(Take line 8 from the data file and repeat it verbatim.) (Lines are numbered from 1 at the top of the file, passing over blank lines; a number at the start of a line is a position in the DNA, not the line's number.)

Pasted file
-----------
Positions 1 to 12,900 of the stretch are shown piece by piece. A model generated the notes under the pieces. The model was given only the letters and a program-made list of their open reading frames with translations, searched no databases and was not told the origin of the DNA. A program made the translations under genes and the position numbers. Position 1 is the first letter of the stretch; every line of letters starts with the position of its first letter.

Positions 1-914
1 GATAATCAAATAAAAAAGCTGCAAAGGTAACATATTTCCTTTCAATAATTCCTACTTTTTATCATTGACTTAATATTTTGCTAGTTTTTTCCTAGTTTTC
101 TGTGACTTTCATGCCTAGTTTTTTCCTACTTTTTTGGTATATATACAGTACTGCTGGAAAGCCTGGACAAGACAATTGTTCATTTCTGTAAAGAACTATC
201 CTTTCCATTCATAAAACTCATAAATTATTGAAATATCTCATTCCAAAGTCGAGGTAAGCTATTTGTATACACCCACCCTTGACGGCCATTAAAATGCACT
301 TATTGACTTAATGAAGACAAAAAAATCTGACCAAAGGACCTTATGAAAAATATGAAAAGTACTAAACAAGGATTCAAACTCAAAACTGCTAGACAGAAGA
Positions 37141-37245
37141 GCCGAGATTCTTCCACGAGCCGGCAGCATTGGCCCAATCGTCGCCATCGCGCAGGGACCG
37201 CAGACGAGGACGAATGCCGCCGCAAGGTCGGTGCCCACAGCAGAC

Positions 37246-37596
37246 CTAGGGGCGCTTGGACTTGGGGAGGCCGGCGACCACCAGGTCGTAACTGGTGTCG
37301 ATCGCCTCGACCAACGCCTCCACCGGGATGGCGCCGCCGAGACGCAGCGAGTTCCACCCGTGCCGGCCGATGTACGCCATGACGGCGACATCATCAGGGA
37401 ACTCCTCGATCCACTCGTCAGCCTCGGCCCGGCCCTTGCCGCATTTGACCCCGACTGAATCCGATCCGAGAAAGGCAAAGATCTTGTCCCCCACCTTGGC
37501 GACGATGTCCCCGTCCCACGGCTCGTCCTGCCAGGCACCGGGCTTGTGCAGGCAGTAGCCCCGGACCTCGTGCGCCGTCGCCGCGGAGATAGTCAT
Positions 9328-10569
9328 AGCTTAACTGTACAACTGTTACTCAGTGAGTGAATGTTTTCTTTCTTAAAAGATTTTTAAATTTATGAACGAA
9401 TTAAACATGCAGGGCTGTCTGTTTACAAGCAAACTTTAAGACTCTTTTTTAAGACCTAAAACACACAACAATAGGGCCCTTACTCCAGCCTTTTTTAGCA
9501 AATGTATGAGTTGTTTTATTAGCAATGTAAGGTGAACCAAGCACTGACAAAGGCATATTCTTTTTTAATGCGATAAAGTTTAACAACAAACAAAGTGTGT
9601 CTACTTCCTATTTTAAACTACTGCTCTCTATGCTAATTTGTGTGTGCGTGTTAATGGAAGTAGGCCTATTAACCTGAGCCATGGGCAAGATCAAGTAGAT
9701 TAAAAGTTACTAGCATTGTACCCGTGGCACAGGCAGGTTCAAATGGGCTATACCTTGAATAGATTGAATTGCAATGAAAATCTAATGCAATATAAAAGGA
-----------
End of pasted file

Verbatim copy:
37141 GCCGAGATTCTTCCACGAGCCGGCAGCATTGGCCCAATCGTCGCCATCGCGCAGGGACCG